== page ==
Wanted: Dead . . . or Maybe Alive Before you go too crazy with absorption, analyze your needs. Absorption reduces a room’s reverb time, which generally a good thing when mixing and mastering, but may not be ideal for tracking—Jon Bonham’s drum sound on Led Zeppelin’s “When the Levee Breaks” proves that room ambience can be a beautiful thing. While that example may be a bit extreme, a little “air” in a room can make guitar amps come alive and add a little depth to vocals. For a more “live” sound, diffusors become more important than absorbers, as the reduction of resonances gives a more “open” feel and less high-frequency information is absorbed.

Fig. 5. sE Electronics’ portable Reflexion Filter Pro reduces room ambience to achieve a “drier” vocal or instrument recording. Some larger studios have LEDE (live end/ dead end) rooms that conform to a standard design in which one end is live, and the other dead. So you could, for example, set up drums in the live end and guitar amps in the dead end if you plan to add ambience to the guitars during the mix. Even better, scope out your studio to see if there are other options. A nearby tiled bathroom can give a super-live sound, while a large closet that’s filled with clothes can serve as a vocal booth that’s ideal for narration, where you typically record dry and add ambience artificially.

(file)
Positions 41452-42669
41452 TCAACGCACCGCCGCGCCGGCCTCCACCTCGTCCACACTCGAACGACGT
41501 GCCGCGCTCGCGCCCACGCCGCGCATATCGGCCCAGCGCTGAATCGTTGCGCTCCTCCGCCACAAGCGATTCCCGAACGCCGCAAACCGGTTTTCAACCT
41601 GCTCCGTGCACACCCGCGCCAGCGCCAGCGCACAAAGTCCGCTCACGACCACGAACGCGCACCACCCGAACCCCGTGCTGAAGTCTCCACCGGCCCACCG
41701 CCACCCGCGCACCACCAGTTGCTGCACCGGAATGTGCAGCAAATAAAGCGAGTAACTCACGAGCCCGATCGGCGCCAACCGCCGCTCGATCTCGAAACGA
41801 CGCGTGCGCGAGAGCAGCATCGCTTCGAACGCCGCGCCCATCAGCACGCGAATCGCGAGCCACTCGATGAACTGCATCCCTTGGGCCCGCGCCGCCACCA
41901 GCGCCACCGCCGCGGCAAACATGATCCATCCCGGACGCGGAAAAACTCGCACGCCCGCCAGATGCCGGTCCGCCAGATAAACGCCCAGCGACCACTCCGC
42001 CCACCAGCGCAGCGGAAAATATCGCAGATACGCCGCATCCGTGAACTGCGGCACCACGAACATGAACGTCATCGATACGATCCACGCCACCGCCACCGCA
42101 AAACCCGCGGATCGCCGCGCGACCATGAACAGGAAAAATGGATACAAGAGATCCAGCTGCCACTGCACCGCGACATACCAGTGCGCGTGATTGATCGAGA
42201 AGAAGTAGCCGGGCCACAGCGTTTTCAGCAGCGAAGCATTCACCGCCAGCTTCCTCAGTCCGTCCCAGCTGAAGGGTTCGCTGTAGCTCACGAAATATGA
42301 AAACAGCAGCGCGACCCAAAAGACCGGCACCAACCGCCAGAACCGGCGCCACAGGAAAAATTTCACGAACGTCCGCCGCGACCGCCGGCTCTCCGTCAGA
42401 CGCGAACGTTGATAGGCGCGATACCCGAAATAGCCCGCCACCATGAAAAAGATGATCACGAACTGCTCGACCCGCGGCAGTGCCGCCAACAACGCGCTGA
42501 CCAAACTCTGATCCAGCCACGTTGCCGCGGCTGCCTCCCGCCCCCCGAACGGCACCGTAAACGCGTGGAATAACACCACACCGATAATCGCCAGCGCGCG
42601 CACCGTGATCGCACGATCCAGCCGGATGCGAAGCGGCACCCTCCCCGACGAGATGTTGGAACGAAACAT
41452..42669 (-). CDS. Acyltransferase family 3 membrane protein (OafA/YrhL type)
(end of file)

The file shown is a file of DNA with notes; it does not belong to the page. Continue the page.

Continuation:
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Isolation In addition to room acoustics, “inroom” acoustic considerations include leakage and sound isolation. Acoustical coupling is a common isolation issue with simple solutions: For example, a “floating floor” for drums helps minimize the transference of kick drums, drum hits, impulse sounds from high-hat stands, and the like from working their way into the floor—and then to walls, other mic stands, etc. Some studios also float bass and guitar amps, which often sit on a floor and couple sound into the room.